Your letter will require your signature because you’ll be offering the creditor a contract, which is settlement of the debt.
If you fail to sign your letter, the creditor may interpret that as an indication you’re not completely serious.
What Should You Offer?
One of the most important components of your debt settlement letter is a single number: the amount you decide to offer. You’ll base that number on your assessment of two considerations.
- Affordability. Never offer more than you can afford to pay. If your creditor agrees to your proposal and you fail to make the payment, the agreement will be void and your creditor will probably not consider another proposal.
- Acceptability. You want to make an offer that your creditor will accept. You won’t know exactly what a creditor would settle for, so you’ll have to guess. If you go too low the proposal may be refused.
Remember that the average price that a collection agency pays for debts is 4 cents for each dollar of debt✓
✓ Trusted source
Federal Trade Commission
FTC is an independent agency of the United States government responsible for preventing fraudulent, deceptive, and unfair business practices.. If you’re dealing with an original creditor, that’s about what they’ll get if they send your account to collections. If you’re dealing with a collection agency, that’s about what they paid for your debt.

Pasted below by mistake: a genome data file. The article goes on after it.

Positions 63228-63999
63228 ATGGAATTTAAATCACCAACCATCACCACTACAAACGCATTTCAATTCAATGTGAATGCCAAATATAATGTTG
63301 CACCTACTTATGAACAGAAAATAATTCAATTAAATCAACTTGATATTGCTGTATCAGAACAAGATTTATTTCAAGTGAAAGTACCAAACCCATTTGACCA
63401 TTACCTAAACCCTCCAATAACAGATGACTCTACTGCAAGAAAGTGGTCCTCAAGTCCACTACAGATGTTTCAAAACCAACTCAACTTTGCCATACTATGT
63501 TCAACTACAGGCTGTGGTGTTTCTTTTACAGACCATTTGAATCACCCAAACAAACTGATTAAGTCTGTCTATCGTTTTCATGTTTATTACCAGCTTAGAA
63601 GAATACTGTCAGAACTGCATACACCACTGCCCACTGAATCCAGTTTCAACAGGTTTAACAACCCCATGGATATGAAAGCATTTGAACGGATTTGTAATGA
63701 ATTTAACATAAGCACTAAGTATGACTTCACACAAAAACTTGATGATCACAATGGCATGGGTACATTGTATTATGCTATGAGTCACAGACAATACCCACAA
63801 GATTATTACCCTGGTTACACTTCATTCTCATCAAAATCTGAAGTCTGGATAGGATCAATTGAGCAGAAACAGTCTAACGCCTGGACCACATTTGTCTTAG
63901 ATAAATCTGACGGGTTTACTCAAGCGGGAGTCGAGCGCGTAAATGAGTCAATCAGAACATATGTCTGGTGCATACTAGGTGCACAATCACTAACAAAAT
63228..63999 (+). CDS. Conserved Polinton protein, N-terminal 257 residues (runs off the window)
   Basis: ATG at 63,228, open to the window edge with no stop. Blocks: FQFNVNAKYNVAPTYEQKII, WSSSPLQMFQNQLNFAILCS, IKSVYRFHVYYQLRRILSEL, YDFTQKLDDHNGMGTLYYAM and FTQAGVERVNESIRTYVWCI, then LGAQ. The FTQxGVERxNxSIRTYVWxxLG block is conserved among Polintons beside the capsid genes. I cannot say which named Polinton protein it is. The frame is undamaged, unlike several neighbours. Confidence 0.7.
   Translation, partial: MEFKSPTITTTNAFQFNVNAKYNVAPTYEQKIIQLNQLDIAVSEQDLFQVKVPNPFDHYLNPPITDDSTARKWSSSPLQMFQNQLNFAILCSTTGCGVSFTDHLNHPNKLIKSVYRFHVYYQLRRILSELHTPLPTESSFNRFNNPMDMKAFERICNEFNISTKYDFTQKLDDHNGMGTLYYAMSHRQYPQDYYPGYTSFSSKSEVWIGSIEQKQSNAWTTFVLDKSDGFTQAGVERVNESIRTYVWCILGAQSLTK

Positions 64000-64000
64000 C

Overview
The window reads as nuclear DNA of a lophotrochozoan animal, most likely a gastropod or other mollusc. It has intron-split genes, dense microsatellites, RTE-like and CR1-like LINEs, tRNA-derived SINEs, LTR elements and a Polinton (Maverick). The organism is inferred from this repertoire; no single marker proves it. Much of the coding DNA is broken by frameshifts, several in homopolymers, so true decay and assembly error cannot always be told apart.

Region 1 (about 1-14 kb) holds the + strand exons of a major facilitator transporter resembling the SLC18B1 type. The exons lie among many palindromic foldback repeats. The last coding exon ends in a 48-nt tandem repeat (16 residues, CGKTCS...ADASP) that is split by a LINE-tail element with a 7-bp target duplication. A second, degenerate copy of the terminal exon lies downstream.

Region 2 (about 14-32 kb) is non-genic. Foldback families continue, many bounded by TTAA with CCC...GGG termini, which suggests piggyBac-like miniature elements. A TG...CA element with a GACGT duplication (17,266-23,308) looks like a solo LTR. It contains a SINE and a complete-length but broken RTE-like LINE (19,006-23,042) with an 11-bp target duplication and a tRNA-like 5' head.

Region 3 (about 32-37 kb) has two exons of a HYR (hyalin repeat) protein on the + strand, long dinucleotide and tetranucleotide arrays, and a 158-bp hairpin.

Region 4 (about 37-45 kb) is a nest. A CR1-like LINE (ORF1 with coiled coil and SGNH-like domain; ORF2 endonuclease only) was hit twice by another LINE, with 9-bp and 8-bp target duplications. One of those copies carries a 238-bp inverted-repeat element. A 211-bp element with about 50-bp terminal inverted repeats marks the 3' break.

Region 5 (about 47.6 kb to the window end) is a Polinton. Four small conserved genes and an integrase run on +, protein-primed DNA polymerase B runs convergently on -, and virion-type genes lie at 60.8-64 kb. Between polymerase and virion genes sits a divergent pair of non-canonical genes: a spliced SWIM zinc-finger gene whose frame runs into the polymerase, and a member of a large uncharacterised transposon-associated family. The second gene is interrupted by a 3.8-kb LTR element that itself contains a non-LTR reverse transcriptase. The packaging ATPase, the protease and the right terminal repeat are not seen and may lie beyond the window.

⚠️ It’s not a good idea to exaggerate your financial hardships. Creditors and collection agencies can get your credit report and they have access to the information you submitted when you applied for credit, so they will have a picture of what you can afford to pay.
The Bottom Line
As you can see, writing a debt settlement letter is a fairly simple process. The letter itself is brief, primarily spelling out the details of your proposal, which is all it needs to do.
If the creditor is open to your settlement offer, they’ll either provide written acknowledgment or come back with a counter-offer for a higher amount. Either way, your letter will have accomplished its intended purpose of getting the creditor to accept less than the full amount to get the debt out of your life. Your credit score will take a hit – the creditor may be willing to forget the debt, but the credit reporting bureaus won’t – but you will no longer have to deal with collection efforts or the threat of lawsuits. That’s a start, and you can use that start to begin building a better financial record.